Movie Review: Ninjas vs. Vampires (2010)
Summary: Ninjas battle Vampires for the fate of the world.
Jay Saunders is “Aaron,” a guy shrugged off by the girl of his dreams, “Alex” (Devon Marie Burt), only to face an odd series of events that put him in touch with a clan of ninjas he is magically initiated into.
After discovering that his world is a dark world on the verge of being taken over by vampires, Aaron’s beloved Alex is kidnapped. The young, nun-chuck-wielding ninja quickly finds himself empowered to fight alongside a good witch, “Ann” (Melissa McConnell), a good vampire, “Lily” (Carla Okouchi), and two martial artists “Cole” (Cory Okouchi) and “Kyle” (Daniel Ross). The director himself plays “Reefer,” a mysterious nerd-type friend of Aaron’s who somehow knows that the city in which they live is cursed. First, it was zombies, and now vampires.
Ninjas vs. Vampires is the kind of comedy-action that falls under the category of somebody’s pet project where the creator is less concerned with whether or not the script accomplishes what it set out to do as opposed to providing vanity entertainment for the creator himself. With this one, the creator is far more concerned with seeing the characters he brought to life impress him in a feedback loop where he gets the satisfaction of laughing at his own jokes and marveling at his own directorial skills, patting himself on the back for carrying the whole project on the burdened shoulders of a low budget.
Timpane knows how to make a movie. That much is evident, not only from his previous work, but from this film. But in this case, characters that are barely into their parts, and who wear sunglasses just for coolness’ sake and speak their lines emphatically with no need, was all that was desired by the man in charge. Nuff said. Job done.
These “ninjas” reminded me of The Lone Gunmen in some way while the vampires and their model-resembling leader called “Seth,” the king of the vampires (Kurt Skarstedt), are like some really tough-to-beat mixed martial artists from a cheesy Best of the Best sequel. All of whom look like BDSM meeting attendants preparing for a kink party at a privately rented ranch for a weekend retreat where everyone wears black to express themselves, or else to make themselves look thinner.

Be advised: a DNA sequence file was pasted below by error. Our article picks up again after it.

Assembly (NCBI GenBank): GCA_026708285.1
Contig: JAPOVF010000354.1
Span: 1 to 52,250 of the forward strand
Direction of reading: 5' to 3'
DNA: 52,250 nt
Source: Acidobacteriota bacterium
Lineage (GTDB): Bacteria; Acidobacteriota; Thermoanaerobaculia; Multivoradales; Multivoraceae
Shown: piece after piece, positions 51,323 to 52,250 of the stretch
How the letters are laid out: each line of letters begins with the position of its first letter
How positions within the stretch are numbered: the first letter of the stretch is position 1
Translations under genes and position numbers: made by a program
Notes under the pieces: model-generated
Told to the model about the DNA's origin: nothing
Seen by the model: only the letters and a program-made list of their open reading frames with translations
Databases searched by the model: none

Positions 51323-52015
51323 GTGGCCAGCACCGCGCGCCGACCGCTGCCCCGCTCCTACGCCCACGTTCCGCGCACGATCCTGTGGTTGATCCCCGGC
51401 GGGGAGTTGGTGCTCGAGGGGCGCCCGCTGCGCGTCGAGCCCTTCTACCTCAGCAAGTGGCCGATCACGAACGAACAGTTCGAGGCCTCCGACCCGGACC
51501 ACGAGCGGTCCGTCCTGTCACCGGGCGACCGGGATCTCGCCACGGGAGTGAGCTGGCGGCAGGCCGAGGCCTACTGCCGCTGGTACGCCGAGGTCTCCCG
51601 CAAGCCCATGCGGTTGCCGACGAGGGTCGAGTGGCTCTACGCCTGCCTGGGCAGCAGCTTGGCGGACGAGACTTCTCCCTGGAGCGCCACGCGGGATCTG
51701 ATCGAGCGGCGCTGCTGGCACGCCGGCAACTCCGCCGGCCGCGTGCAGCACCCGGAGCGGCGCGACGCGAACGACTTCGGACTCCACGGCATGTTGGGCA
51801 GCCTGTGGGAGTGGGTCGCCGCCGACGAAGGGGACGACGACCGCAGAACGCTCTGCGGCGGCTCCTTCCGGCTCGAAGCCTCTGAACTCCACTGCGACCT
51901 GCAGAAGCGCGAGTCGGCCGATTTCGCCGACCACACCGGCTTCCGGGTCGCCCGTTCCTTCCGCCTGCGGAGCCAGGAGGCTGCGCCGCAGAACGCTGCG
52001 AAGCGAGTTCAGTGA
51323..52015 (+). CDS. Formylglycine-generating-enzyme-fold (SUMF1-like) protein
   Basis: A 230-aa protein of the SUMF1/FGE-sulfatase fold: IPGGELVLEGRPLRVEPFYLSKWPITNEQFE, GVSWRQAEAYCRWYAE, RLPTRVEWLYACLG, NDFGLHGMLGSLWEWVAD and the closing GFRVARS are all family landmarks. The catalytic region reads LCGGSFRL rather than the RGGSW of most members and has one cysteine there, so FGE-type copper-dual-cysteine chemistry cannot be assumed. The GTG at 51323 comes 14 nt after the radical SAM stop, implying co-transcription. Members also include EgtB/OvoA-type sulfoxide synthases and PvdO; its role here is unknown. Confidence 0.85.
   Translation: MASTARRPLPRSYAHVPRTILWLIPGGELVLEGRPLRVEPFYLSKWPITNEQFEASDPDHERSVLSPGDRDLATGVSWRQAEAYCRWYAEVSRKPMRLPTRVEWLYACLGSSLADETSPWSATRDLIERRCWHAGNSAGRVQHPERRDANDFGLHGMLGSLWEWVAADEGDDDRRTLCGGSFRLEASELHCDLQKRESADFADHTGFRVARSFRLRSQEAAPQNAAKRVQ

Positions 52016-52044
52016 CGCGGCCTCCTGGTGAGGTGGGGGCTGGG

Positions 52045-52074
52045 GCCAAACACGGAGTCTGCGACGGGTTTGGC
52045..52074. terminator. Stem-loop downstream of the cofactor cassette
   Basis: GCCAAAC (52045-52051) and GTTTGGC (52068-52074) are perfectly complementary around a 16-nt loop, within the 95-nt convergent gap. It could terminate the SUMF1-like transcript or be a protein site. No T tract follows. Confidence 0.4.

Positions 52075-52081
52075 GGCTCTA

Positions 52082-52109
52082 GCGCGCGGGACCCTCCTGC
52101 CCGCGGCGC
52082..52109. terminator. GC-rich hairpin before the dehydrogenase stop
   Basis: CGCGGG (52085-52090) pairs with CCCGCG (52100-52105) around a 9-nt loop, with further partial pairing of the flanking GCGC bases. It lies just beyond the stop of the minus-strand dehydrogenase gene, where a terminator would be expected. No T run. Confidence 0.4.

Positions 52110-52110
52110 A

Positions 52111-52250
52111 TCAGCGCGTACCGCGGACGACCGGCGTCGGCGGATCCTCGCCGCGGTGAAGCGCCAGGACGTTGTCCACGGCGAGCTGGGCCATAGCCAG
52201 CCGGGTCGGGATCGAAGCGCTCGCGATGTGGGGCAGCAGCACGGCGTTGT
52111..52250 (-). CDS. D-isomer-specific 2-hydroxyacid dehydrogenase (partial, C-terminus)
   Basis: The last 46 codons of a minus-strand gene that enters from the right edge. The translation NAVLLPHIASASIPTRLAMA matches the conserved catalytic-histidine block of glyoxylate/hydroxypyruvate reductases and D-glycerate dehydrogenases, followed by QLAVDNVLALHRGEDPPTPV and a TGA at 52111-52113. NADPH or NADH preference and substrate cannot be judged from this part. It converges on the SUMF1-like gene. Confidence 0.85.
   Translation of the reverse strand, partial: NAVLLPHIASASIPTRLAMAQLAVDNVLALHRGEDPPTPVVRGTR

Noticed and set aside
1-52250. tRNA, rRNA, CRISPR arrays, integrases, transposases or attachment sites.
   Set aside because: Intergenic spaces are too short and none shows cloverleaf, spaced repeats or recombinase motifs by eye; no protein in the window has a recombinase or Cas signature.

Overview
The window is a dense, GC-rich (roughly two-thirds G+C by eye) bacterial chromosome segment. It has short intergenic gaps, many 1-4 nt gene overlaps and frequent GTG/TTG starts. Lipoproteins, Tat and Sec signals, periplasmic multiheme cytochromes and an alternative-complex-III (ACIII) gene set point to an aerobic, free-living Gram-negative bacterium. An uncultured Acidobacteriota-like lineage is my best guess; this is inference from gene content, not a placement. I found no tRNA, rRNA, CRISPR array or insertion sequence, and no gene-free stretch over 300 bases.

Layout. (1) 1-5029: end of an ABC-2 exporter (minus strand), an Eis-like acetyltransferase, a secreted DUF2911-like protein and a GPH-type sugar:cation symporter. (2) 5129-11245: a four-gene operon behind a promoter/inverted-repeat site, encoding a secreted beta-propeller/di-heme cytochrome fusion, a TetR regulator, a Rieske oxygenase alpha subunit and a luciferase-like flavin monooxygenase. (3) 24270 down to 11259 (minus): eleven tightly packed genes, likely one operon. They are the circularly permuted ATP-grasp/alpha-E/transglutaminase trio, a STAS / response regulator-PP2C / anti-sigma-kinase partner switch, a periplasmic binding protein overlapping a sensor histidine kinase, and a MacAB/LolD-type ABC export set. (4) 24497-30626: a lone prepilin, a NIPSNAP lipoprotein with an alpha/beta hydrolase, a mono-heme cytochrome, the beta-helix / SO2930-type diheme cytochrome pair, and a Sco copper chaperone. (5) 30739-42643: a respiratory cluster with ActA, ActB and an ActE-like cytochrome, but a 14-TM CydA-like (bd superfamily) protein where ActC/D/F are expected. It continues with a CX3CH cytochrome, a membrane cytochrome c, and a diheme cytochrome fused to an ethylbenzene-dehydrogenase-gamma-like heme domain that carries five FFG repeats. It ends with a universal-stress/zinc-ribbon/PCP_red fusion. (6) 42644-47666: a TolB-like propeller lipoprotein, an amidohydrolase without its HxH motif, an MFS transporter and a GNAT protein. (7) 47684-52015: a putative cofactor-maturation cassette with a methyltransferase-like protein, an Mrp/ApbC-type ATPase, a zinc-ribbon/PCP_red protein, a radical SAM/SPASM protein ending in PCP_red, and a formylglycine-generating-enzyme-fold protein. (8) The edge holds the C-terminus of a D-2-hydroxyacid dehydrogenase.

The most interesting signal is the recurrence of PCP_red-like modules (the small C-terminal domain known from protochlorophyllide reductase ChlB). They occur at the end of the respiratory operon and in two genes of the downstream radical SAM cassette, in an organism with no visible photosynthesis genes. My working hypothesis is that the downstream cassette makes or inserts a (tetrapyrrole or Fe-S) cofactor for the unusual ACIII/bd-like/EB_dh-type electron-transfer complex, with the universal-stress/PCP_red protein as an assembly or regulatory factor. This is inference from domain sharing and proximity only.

The amulet of power wielded by Ann, our witch lady friend, is nothing but a clear glass pawn from a chess set. The special affects, though passable for a low-budget work, are overused in fight scenes and regularly overstay their welcome--this is in exception to certain training fight scenes between our self-professing ninjas as they spar together on a baseball field. These are not half bad. In fact, they are good.
What is bad is the beginning of the film, starting with the dialog and running into the ludicrous launching of the plot where the audience has not a clue what is happening. We see the film’s star throwing up outside of a comic shop after stalking the owner, at which point, audiences may be heard saying: “And what the hell are we watching this for?”
Things do get better, but not until well into the latter half of the movie when we start to get a feel for the characters and actually like them, when the actors start showing that they feel like the parts they play.
Ninjas vs. Vampires is perhaps a misguided attempt at parody from someone who knew how to make a movie, but was too obsessed with his own vision to see clearly. The film is sometimes funny, and in very clever ways...
Kyle: “She’s down there.”
Aaron: “How do you know?”
Kyle: “Because it’s creepy.”
The ninja obsession born in the 1980s and the current teen-romance-ridden vampire drek that is making the rounds are both made sport of in a project with some good music choices and an appreciation for fringe humor.
But in the final analysis, this one falls just short of the mark. It’s a wonder how far in audiences will get if they manage to clear the beginning ten minutes. The good stuff isn’t until much later…if you’re even interested.
Grade: C- (2 stars)
Rated: No MPAA rating
Director: Justine Timpane
Starring: "Aaron" (Jay Saunders), "Kyle" (Daniel Ross), "Cole" (Cory Okouchi), "Alex" (Devon Marie Burt), "Lily" (Carla Okouchi), "Seth" (Kurt Skarstedt), "Ann" (Melissa McConnell), "Lorna" (Elizabeth Taylor), "Manson" (Daniel Mascarello), "The Bishop" (P.J. Megaw), "Majordomo" (Paul Sieber), "Maximillian" (Will Stendeback), "Executive Vampire" (Suzanne Glover)
Genre: Action / Comedy / Horror